Adrian T. Miller
Wake Forest University

The Forgotten War Remembered in Cyberspace

     The Korean War is often referred to as the Forgotten War, due to the lack of publicity and press coverage it has received . . . This is true for television coverage, and it is also true for Internet coverage. . . "The 50th Anniversary of the Korean War" deals with the conlfict in highlighted details. "The Korean War Project" is all-encompassing and provides many links to other sites.

     The "50th anniversary of the Korean War" is a sparse outline of the events, providing only minimal, yet significant information. Tanner Computer Services of Mesa, California publish the site. It contains a bibliography, citing the following sources: Bevin Alexander, Korea, The First War We Lost; T.R. Fehrenbach, This Kind of War, A Study in Unpreparedness; Max Hastings, The Korean War; D.M. Giangreco, War in Korea; Rod Paschall, Witness to War, Korea; and Richard Whelan, Drawing the Line, The Korean War, 1950 - 1953.

     The anniversary website contains a timeline of the Korean War from August 9, 1945 until September 4, 1953, giving daily accounts of the major events and battles. It also provides personal histories and short story memories from Korean War veterans and their families. It includes an excerpt from veteran Arden Allen Rowley’s book, Korea-POW: A Thousand Days with Life On Hold 1950-1953. The site contains a list of organizations dealing with the Korean War, especially for veterans, as well as how to contact them. . . The site simply provides information for the reader and does not give an interpretation what is presented.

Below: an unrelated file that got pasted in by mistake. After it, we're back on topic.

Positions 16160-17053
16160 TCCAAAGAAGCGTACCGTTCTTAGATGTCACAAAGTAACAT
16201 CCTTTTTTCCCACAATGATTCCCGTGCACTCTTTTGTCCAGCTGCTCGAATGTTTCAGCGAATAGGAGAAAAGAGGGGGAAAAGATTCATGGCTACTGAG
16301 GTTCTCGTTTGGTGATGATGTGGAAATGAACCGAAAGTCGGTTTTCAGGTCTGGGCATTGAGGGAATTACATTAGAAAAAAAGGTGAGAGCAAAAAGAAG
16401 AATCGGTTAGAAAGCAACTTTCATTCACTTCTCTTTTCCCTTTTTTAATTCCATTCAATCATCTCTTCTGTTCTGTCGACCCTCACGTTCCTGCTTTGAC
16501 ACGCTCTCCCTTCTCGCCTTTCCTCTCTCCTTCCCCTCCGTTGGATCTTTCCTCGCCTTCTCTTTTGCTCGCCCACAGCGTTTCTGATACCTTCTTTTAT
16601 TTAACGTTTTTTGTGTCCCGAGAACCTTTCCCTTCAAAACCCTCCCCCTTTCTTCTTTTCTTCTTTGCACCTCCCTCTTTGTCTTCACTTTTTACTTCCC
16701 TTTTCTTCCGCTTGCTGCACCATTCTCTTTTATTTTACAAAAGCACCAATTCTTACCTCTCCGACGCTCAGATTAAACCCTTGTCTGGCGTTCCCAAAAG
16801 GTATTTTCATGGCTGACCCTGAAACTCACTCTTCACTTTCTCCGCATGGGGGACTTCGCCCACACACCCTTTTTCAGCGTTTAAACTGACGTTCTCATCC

The purpose of the anniversary website is to provide an outline-style history of the Korean War. The timeline, although comprehensive and complete, does not give much detail on the conflict itself. Along with the personal stories of veterans and their families, the website encourages other veterans or their families to submit stories or organizations. There is no apparent political goal . . .

     The "The 50th Anniversary of the Korean War" is organized thematically, with different topics branching to different links. These links are very clear and easy to follow. . . and helpful for further research. Overall this is a descent website providing only basic information, but doing so in a clear, easy-to-understand manner. The site would be useful to anyone who simply wants a quick briefing on the Korean War.

     The second website studied is entitled "The Korean War Project." It is a much more thorough site than the previous one. Korean War scholars Hal and Ted Barker of the Korean War Project created the site. The Korean War Project is a non-profit organization whose website is a service to "veterans, families, researchers, and students of military history." Sources cited on the site include the national MIA database, the US Department of Defense Directorate for Information Operations, and scholars Ted Barker, Tom Holloway, et al.